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Bat survey

Bat Surveys

Bat survey

All UK bat species and their roosts are protected by law; it is illegal to disturb, injure or kill a bat, or to obstruct, damage or destroy a bat roost. A bat survey should be undertaken where there is a possibility that bats or their roosts may be affected by proposed works.

Although some bats roost in old buildings and churches, many prefer centrally heated modern houses. The nearby proximity of woodland, rivers and ponds may also increase the chances of bats being present.


Where a project requires planning consent, the local planning authority has a duty to consider bats when exercising their functions. Bats are a ‘European Protected Species’ and, as such, are a material consideration in the planning process. This means information regarding their presence or absence must be provided prior to any consent being granted, and bat surveys cannot be conditioned within planning approval. Bat surveys must be carried out at the correct time of year, when bats are active (bats hibernate over the winter months), and good planning is key.

Bat surveys are carried out in two parts:

January - December

Risk Assessment

January - December

This is a preliminary daytime inspection to determine the likelihood of bats being present within a structure. 

The risk assessment consists of a desk based study, including a background data search of known roosts in the area.

A licensed ecologist will visit the property to carry out an internal (where appropriate) and external inspection of the structure.

Activity Surveys

May - August

Where the preliminary inspection identifies a risk of bats being present, nocturnal activity surveys are undertaken to determine the presence or absence of roosting bats.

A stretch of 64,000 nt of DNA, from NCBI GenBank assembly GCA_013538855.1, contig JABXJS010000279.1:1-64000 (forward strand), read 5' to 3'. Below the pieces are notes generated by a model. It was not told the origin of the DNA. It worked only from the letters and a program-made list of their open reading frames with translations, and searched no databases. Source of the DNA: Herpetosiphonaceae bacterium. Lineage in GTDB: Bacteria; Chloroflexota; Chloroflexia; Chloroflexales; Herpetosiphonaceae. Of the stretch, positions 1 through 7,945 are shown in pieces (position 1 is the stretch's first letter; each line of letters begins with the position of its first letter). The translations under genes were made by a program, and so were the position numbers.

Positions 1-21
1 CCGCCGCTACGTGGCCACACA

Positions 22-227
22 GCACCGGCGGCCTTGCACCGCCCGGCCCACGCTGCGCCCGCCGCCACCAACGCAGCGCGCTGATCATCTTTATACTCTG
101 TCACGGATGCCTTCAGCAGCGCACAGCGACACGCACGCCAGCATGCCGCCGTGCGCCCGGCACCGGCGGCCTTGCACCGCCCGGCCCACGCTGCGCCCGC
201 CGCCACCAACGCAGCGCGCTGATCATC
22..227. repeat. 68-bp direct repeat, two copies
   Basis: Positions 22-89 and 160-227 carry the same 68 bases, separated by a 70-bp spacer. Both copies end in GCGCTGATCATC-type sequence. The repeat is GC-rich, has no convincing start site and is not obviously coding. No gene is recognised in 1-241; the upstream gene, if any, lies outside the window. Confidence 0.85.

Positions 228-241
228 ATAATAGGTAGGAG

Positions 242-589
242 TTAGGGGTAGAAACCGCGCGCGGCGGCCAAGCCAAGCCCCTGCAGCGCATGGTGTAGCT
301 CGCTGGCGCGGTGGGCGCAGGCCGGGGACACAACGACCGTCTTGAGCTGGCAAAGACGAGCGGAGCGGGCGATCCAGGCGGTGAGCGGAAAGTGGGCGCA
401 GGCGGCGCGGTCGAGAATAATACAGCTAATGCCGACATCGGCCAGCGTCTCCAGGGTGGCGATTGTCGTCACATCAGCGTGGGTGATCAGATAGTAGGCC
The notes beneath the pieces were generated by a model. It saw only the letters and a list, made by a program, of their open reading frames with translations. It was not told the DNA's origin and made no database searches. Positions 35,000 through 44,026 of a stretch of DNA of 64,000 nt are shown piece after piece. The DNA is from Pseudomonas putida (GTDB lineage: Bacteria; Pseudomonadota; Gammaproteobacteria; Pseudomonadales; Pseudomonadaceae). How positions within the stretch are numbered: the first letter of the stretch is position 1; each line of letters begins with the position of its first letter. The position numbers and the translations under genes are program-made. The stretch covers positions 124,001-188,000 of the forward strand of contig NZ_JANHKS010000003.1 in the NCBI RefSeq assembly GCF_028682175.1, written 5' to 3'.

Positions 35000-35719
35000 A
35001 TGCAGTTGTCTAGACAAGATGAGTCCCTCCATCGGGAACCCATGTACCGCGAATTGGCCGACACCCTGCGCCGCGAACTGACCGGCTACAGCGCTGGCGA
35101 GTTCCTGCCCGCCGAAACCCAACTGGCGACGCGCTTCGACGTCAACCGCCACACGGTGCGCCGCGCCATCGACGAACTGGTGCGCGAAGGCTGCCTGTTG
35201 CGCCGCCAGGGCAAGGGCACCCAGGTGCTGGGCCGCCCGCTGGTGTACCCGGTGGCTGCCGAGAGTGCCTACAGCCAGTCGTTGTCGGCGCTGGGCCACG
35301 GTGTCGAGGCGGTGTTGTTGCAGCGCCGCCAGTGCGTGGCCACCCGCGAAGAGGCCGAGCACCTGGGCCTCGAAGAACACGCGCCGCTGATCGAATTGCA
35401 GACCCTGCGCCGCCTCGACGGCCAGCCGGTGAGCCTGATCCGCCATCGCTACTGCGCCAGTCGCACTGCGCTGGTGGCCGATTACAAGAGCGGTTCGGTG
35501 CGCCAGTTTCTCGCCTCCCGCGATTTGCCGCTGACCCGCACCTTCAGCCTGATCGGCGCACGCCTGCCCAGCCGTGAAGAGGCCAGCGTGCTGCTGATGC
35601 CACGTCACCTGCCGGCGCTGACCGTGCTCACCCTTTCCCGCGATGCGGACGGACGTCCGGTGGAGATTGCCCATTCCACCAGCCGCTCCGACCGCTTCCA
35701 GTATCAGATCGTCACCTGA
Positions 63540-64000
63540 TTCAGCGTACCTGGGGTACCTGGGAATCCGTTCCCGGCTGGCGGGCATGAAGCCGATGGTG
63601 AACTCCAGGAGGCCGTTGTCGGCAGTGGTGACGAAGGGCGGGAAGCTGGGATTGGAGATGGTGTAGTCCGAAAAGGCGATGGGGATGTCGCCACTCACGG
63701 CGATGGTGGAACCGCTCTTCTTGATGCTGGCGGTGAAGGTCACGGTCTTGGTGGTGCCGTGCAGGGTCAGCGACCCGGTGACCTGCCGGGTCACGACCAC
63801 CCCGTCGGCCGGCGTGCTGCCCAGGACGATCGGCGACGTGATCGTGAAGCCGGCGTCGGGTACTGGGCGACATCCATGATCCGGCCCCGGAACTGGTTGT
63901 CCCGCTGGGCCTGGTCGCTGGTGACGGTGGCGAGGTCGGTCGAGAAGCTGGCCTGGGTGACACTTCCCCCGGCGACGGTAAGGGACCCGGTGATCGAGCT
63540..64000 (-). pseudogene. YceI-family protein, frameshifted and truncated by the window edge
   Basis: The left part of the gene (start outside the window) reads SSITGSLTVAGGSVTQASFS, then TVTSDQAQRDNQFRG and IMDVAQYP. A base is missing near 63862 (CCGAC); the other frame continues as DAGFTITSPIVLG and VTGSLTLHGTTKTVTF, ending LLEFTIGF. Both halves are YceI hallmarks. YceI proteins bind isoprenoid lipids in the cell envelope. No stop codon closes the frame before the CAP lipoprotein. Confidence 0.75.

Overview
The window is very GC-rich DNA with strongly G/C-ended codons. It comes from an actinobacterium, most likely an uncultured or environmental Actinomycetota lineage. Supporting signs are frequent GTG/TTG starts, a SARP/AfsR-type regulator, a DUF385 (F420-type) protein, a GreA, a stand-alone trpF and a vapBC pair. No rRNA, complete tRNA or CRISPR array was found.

These surveys involve up to three visits to the exterior of the property or structure at dusk. to monitor bat activity.

We use Night Vision Aids (NVAs) such as infra-red technology to enhance our bat activity surveys

(click here to view footage).

Earned Recognition

Protected Species Licensing

Where bats are found to be roosting in a structure, and will be affected by the proposals, it is likely the project can still go ahead. Timing and methods of working may need to be adapted, and a licence may need to be obtained from Natural England to permit activities that would otherwise be illegal.

As part of the licensing process, new roosting provisions for bats are designed into the new development, which replicate those conditions provided by the old structure. Durham Dales Ecology has years of experience of designing mitigation strategies for bats, which culminate in successful planning approval and Natural England licences. 

Earned Recognition Accreditation

The Bat Earned Recognition Project is a professional accreditation scheme, launched in 2022 through a partnership between Natural England, the Bat Conservation Trust and the Chartered Institute of Ecology and Environmental Management. The scheme is designed to streamline bat mitigation licensing, whilst also raising and maintaining professional standards in bat mitigation work and improving outcomes for bats. Earned Recognition works on the basis of assessing a consultant's competence in undertaking bat survey work and designing effective mitigation so that, by using an accredited consultant, developers can experience a more streamlined and efficient licensing process for their scheme or project.


Fran Mudd of Durham Dales Ecology has successfully completed the rigorous assessment process required of participants in this scheme, and is pleased to be part of the first cohort (of around 60 individuals across the country) of Earned Recognition accredited consultants.

Bat survey
Bat mitigation licence
  • I have never seen a bat near my property. Why do I need a bat survey?